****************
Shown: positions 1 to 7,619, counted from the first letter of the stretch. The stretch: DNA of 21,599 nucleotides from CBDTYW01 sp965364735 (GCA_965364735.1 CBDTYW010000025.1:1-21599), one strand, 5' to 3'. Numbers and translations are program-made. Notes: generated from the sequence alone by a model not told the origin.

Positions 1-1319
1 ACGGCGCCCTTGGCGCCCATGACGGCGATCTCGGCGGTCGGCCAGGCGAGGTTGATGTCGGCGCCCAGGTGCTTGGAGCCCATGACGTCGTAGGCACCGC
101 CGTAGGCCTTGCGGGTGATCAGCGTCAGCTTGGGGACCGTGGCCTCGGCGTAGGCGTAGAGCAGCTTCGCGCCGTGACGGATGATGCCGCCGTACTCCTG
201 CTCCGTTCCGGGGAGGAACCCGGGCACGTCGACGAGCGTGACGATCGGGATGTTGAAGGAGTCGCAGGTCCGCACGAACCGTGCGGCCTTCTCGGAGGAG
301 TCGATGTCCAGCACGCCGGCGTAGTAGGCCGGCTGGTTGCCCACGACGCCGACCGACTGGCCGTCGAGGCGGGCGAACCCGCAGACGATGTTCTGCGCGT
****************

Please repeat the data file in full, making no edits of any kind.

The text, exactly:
Shown: positions 1 to 7,619, counted from the first letter of the stretch. The stretch: DNA of 21,599 nucleotides from CBDTYW01 sp965364735 (GCA_965364735.1 CBDTYW010000025.1:1-21599), one strand, 5' to 3'. Numbers and translations are program-made. Notes: generated from the sequence alone by a model not told the origin.

Positions 1-1319
1 ACGGCGCCCTTGGCGCCCATGACGGCGATCTCGGCGGTCGGCCAGGCGAGGTTGATGTCGGCGCCCAGGTGCTTGGAGCCCATGACGTCGTAGGCACCGC
101 CGTAGGCCTTGCGGGTGATCAGCGTCAGCTTGGGGACCGTGGCCTCGGCGTAGGCGTAGAGCAGCTTCGCGCCGTGACGGATGATGCCGCCGTACTCCTG
201 CTCCGTTCCGGGGAGGAACCCGGGCACGTCGACGAGCGTGACGATCGGGATGTTGAAGGAGTCGCAGGTCCGCACGAACCGTGCGGCCTTCTCGGAGGAG
301 TCGATGTCCAGCACGCCGGCGTAGTAGGCCGGCTGGTTGCCCACGACGCCGACCGACTGGCCGTCGAGGCGGGCGAACCCGCAGACGATGTTCTGCGCGT